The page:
France's Sarkozy to run in 2017 election
PARIS • France's former leader Nicolas Sarkozy announced his presidential comeback bid yesterday, declaring he would run for next year's election.
Mr Sarkozy, 61, was unseated from the Elysee Palace at the last election in 2012 by the now deeply unpopular President Francois Hollande, but had been widely expected to try to win back the office.
"I have decided to be a candidate for the 2017 presidential election. I felt I had the strength to lead this battle at a troubled time in our history," Mr Sarkozy wrote on his social media pages ahead of the publication of a book called Everything For France tomorrow.
Corbyn vs Smith for Labour Party chief
LONDON • Voting began yesterday to decide if Mr Jeremy Corbyn will remain leader of Britain's Labour party.
Party members have until Sept 21 to decide whether to choose challenger Owen Smith, a lawmaker little known outside Parliament.
Mr Corbyn, the favourite with strong trade union and grassroots backing, released a list of four key pledges as ballot papers went out.
British priest held for sex offences
LONDON • A British priest accused of child sex offences has been sent back to the United Kingdom from Kosovo and arrested at London's Luton airport, five years after he went on the run.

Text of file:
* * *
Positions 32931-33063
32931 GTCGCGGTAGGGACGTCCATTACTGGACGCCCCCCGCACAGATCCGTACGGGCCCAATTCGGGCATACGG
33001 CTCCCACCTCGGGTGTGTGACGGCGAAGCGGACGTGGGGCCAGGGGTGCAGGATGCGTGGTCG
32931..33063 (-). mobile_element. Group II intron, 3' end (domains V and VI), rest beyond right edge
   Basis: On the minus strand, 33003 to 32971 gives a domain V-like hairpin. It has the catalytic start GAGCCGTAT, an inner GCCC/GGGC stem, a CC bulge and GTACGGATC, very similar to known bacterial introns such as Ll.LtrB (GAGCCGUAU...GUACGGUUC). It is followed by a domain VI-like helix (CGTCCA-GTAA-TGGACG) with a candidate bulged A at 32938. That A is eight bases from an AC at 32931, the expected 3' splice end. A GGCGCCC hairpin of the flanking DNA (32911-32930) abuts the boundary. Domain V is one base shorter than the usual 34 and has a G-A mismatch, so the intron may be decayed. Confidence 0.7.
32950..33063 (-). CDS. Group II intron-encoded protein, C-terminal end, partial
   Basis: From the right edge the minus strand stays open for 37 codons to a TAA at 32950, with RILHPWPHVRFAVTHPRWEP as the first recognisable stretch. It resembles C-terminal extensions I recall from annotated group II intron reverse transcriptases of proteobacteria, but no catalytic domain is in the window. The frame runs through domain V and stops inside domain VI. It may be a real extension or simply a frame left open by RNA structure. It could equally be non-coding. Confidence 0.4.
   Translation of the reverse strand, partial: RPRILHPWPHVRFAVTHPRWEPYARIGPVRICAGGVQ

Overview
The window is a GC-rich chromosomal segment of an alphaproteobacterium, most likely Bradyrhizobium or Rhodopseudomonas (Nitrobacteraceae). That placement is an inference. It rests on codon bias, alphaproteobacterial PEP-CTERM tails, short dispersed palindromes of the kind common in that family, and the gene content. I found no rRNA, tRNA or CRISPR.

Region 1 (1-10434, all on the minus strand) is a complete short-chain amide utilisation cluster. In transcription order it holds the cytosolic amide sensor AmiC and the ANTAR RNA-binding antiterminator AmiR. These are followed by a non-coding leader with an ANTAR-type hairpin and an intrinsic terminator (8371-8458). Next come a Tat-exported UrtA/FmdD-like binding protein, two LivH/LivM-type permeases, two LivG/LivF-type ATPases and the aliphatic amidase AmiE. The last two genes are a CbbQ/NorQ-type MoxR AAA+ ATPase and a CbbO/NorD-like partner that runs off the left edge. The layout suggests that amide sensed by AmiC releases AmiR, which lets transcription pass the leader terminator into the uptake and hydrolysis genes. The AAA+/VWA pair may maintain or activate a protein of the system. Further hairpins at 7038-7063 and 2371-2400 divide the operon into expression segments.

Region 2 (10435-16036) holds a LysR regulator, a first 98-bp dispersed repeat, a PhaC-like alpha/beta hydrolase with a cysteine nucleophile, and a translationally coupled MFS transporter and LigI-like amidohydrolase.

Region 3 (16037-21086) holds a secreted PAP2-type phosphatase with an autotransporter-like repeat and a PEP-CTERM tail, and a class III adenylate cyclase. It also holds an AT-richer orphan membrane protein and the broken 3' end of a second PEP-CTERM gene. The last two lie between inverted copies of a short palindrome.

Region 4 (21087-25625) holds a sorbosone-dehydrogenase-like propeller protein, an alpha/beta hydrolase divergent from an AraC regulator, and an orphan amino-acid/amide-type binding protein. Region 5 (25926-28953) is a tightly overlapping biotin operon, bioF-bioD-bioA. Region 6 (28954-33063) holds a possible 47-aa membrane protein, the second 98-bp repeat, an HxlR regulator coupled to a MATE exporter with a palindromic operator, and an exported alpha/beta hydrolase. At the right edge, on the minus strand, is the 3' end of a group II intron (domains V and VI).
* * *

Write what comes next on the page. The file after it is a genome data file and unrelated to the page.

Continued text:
Laurence Soper, 72, was detained on Sunday and charged with nine sexual assault offences committed between 1972 and 1986.
He has been accused of abusing five pupils when he taught at a private Catholic school in London.
Meeting to stop civil war in South Sudan
NAIROBI • US Secretary of State John Kerry and his counterparts from Kenya, Somalia, South Sudan, Sudan, and Uganda met in Nairobi yesterday to discuss ways to prevent South Sudan from sliding back into civil war.
The meeting was expected to discuss UN plans, not yet agreed to by South Sudan's government, to deploy a 4,000-strong "protection force" in the capital Juba, to bolster the existing UN peacekeeping mission. The UN has threatened an arms embargo if the government does not cooperate.
Women in police force harassed
SYDNEY • Almost half of the women working for Australia's national police force say they have been sexually harassed on the job, according to a report yesterday.
The review of the workplace culture of the Australian Federal Police (AFP) also found that more than 60 per cent of staff - men and women - reported being bullied.
Women across the AFP also reported difficulties in having to "fit in" to a male-dominated culture, including having to "prove themselves".
Releasing the report, AFP Commissioner Andrew Colvin apologised to staff past and present who had been subjected to unacceptable behaviour.